“I’m not upset that you lied to me, I’m upset that from now on I can’t believe you.”
— Friedrich Nietzsche
Laurie and Frank were high school sweethearts. They married young because Laurie became pregnant and, being Catholic, any other choice was out of the question, so he decided to do the right thing. It wasn’t that he didn’t love her—he did, but as with all things high school and unfinished, over time, Frank longed for his lost youth. You can see where this is going and it’s not good. Laurie worked full-time to put Frank through college and law school. He worked long hours and she stayed home with the kids. As his success rose, they began to lead separate lives. He and his buddies would routinely frequent strip clubs after work and occasionally bust out for a Vegas trip which inevitably did not stay in there. One night after Frank arrived home drunk and passed out on the sofa, Laurie came across text messages from one of the girls wanting to hook up and that was the start of their particular fandango.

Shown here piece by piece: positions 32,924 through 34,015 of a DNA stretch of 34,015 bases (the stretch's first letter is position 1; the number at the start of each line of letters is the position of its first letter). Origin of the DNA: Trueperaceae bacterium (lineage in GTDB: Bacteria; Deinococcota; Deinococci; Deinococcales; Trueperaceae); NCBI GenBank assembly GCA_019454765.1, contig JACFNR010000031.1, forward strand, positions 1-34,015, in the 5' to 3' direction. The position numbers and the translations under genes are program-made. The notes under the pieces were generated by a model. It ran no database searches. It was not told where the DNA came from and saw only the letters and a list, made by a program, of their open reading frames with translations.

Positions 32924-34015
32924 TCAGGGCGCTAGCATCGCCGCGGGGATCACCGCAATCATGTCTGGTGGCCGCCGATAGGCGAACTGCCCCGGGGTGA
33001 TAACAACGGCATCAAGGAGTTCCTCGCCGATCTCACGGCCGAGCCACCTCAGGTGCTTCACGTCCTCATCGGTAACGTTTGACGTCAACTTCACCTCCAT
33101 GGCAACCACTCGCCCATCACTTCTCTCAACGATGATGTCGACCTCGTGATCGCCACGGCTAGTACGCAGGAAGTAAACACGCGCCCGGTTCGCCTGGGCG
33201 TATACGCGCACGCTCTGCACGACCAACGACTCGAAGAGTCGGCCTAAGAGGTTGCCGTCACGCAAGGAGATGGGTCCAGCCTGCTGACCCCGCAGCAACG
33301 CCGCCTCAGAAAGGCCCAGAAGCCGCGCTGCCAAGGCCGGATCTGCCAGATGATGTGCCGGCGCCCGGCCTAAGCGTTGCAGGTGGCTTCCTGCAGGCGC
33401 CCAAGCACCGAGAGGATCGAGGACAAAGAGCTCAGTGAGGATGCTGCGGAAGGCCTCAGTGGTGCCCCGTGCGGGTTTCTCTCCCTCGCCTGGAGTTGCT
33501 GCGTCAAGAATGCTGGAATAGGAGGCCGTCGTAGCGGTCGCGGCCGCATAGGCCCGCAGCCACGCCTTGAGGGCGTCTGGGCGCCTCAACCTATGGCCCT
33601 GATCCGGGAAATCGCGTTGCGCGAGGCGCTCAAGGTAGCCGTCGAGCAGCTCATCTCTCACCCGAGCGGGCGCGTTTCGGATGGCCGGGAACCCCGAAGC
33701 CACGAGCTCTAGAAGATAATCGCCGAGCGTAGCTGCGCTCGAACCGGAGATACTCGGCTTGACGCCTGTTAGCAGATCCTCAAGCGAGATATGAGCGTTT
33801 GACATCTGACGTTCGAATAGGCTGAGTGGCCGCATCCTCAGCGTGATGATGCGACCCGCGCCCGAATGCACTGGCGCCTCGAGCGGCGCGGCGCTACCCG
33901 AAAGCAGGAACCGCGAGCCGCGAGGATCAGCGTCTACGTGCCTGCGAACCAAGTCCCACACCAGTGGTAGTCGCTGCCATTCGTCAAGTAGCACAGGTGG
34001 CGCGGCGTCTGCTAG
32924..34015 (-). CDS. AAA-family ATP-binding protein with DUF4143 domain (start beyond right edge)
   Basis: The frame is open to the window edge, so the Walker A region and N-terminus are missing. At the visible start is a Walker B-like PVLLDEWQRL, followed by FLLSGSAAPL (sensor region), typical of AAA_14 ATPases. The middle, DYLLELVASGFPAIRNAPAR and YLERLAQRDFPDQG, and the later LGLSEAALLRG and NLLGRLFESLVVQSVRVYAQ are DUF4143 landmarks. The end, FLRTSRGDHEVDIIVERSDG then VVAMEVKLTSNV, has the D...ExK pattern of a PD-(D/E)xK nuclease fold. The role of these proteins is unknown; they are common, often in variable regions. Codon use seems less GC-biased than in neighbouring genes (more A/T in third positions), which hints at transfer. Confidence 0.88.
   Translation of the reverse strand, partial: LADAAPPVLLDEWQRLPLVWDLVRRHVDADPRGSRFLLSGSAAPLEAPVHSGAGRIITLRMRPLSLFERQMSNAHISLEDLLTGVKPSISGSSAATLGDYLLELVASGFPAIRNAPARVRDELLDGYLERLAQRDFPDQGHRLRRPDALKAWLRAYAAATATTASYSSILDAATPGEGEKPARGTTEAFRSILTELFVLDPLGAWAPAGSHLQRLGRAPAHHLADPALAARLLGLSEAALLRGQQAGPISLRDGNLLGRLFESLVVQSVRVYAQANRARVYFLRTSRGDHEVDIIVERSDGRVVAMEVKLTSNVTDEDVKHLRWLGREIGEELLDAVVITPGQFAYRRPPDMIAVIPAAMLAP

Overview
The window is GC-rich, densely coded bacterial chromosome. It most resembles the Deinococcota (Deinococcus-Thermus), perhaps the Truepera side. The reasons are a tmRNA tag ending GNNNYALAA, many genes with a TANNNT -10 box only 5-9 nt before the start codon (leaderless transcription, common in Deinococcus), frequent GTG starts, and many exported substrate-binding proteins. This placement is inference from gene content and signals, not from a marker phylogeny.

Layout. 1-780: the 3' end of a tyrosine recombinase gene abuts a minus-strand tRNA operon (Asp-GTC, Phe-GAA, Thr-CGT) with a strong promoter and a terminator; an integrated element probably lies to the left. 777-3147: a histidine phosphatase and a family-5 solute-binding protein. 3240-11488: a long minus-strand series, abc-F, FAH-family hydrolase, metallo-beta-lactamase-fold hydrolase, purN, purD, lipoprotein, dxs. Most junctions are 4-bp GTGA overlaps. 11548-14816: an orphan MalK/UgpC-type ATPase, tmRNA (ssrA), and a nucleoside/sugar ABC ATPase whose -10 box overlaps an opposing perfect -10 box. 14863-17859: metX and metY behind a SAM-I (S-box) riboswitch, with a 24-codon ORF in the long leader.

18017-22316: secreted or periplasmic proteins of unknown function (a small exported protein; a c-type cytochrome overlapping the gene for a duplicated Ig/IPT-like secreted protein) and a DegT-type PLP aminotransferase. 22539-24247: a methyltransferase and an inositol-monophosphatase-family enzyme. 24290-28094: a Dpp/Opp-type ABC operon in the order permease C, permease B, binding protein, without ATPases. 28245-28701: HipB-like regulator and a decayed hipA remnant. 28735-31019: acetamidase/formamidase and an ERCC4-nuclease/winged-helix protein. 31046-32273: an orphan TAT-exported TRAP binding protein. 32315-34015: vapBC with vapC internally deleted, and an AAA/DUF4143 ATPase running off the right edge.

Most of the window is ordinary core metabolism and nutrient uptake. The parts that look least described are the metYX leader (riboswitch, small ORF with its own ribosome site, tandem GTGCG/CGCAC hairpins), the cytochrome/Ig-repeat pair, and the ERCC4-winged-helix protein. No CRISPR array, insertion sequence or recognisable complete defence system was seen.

At first, he denied it, and then he became indignant, and finally contrite, sad and terrified that he would lose her. Frank realized what she meant to him, but Laurie worried incessantly every time he went out and would give him the third and fourth degree when he arrived home.